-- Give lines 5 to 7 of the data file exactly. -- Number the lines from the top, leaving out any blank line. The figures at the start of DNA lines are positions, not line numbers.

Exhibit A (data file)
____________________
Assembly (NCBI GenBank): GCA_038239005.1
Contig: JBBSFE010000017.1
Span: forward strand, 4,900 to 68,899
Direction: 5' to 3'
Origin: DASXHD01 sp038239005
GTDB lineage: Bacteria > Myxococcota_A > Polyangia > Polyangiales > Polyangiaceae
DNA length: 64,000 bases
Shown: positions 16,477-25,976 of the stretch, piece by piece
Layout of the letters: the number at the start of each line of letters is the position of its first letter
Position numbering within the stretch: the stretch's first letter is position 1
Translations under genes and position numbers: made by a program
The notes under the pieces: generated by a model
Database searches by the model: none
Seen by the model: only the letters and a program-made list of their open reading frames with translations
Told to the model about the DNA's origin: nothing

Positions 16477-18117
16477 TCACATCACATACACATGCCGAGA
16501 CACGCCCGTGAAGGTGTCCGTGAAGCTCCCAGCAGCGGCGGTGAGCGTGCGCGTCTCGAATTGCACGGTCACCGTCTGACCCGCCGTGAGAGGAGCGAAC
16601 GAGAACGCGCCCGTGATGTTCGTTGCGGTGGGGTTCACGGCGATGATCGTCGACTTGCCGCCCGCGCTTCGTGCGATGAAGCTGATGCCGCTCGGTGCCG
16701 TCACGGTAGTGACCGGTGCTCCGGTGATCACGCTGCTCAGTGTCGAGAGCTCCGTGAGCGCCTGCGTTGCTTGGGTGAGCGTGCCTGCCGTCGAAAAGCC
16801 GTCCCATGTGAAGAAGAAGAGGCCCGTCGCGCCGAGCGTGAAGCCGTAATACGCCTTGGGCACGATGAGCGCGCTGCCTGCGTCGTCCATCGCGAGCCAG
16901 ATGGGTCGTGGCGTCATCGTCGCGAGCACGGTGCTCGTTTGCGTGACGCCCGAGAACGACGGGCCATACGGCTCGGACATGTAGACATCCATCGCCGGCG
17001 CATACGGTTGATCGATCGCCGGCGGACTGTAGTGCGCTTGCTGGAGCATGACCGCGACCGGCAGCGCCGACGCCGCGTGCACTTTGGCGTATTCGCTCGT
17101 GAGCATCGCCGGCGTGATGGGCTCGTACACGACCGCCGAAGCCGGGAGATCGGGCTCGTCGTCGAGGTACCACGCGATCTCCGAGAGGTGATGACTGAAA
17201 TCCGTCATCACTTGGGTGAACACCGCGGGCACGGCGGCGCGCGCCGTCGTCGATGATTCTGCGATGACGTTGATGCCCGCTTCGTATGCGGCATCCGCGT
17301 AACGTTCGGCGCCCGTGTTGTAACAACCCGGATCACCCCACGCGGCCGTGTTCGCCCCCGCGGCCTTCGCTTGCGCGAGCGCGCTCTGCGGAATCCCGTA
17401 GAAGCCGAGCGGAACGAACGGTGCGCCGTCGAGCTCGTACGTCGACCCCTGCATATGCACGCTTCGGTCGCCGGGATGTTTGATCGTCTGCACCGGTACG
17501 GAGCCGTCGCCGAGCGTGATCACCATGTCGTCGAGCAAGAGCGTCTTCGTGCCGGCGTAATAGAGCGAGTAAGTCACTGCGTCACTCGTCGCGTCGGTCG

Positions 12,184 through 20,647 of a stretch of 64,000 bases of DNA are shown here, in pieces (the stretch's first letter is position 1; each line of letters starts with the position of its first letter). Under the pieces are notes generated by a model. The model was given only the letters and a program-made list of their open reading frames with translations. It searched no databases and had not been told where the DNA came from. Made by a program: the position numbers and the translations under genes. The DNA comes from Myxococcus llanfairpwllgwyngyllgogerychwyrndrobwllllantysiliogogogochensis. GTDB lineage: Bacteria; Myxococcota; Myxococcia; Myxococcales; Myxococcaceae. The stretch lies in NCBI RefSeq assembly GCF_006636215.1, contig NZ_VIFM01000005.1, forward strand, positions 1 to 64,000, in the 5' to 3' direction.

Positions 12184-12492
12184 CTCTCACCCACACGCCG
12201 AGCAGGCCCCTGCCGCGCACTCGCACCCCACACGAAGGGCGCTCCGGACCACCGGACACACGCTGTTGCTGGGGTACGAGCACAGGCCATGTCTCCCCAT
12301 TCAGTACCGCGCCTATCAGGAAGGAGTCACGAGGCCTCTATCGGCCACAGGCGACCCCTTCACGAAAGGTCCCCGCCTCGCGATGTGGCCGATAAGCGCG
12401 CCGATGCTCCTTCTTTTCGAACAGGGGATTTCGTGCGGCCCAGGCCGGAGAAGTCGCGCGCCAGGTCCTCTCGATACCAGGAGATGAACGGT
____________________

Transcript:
Origin: DASXHD01 sp038239005
GTDB lineage: Bacteria > Myxococcota_A > Polyangia > Polyangiales > Polyangiaceae
DNA length: 64,000 bases